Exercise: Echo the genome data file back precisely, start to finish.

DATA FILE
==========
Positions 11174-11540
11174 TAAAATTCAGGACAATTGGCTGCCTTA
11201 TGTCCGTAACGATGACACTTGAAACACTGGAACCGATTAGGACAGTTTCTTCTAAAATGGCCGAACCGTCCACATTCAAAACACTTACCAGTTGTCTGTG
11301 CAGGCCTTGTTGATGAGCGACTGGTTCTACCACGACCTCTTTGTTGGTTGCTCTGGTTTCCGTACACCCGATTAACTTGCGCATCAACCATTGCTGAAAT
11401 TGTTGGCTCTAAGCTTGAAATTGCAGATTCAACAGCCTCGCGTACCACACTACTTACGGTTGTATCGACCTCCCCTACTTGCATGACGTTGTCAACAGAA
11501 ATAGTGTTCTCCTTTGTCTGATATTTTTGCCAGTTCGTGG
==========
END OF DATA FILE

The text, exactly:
Positions 11174-11540
11174 TAAAATTCAGGACAATTGGCTGCCTTA
11201 TGTCCGTAACGATGACACTTGAAACACTGGAACCGATTAGGACAGTTTCTTCTAAAATGGCCGAACCGTCCACATTCAAAACACTTACCAGTTGTCTGTG
11301 CAGGCCTTGTTGATGAGCGACTGGTTCTACCACGACCTCTTTGTTGGTTGCTCTGGTTTCCGTACACCCGATTAACTTGCGCATCAACCATTGCTGAAAT
11401 TGTTGGCTCTAAGCTTGAAATTGCAGATTCAACAGCCTCGCGTACCACACTACTTACGGTTGTATCGACCTCCCCTACTTGCATGACGTTGTCAACAGAA
11501 ATAGTGTTCTCCTTTGTCTGATATTTTTGCCAGTTCGTGG